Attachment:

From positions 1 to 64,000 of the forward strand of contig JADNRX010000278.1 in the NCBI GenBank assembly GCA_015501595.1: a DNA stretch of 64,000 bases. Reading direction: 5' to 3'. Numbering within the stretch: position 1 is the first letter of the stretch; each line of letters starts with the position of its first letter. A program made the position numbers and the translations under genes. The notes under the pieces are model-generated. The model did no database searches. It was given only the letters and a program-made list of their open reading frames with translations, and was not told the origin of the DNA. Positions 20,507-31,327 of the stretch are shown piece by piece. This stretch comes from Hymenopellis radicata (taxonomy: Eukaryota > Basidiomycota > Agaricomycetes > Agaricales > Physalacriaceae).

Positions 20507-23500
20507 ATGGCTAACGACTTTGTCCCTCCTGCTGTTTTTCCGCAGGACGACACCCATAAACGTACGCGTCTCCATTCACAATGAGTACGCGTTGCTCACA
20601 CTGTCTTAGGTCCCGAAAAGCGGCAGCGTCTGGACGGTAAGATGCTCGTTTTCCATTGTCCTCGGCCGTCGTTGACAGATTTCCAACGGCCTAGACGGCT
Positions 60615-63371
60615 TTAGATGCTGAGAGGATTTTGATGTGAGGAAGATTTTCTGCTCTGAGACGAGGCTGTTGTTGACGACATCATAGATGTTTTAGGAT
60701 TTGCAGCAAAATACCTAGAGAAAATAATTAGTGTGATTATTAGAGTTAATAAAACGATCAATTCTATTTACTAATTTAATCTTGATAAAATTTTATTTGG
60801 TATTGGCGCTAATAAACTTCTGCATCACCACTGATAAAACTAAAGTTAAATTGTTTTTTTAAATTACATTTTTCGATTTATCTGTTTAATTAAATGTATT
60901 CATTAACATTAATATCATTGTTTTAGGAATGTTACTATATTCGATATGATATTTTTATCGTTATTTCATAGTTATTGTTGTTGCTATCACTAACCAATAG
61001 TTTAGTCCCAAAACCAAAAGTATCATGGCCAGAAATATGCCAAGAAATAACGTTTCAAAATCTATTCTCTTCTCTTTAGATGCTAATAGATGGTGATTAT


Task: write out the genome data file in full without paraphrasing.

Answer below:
From positions 1 to 64,000 of the forward strand of contig JADNRX010000278.1 in the NCBI GenBank assembly GCA_015501595.1: a DNA stretch of 64,000 bases. Reading direction: 5' to 3'. Numbering within the stretch: position 1 is the first letter of the stretch; each line of letters starts with the position of its first letter. A program made the position numbers and the translations under genes. The notes under the pieces are model-generated. The model did no database searches. It was given only the letters and a program-made list of their open reading frames with translations, and was not told the origin of the DNA. Positions 20,507-31,327 of the stretch are shown piece by piece. This stretch comes from Hymenopellis radicata (taxonomy: Eukaryota > Basidiomycota > Agaricomycetes > Agaricales > Physalacriaceae).

Positions 20507-23500
20507 ATGGCTAACGACTTTGTCCCTCCTGCTGTTTTTCCGCAGGACGACACCCATAAACGTACGCGTCTCCATTCACAATGAGTACGCGTTGCTCACA
20601 CTGTCTTAGGTCCCGAAAAGCGGCAGCGTCTGGACGGTAAGATGCTCGTTTTCCATTGTCCTCGGCCGTCGTTGACAGATTTCCAACGGCCTAGACGGCT
Positions 60615-63371
60615 TTAGATGCTGAGAGGATTTTGATGTGAGGAAGATTTTCTGCTCTGAGACGAGGCTGTTGTTGACGACATCATAGATGTTTTAGGAT
60701 TTGCAGCAAAATACCTAGAGAAAATAATTAGTGTGATTATTAGAGTTAATAAAACGATCAATTCTATTTACTAATTTAATCTTGATAAAATTTTATTTGG
60801 TATTGGCGCTAATAAACTTCTGCATCACCACTGATAAAACTAAAGTTAAATTGTTTTTTTAAATTACATTTTTCGATTTATCTGTTTAATTAAATGTATT
60901 CATTAACATTAATATCATTGTTTTAGGAATGTTACTATATTCGATATGATATTTTTATCGTTATTTCATAGTTATTGTTGTTGCTATCACTAACCAATAG
61001 TTTAGTCCCAAAACCAAAAGTATCATGGCCAGAAATATGCCAAGAAATAACGTTTCAAAATCTATTCTCTTCTCTTTAGATGCTAATAGATGGTGATTAT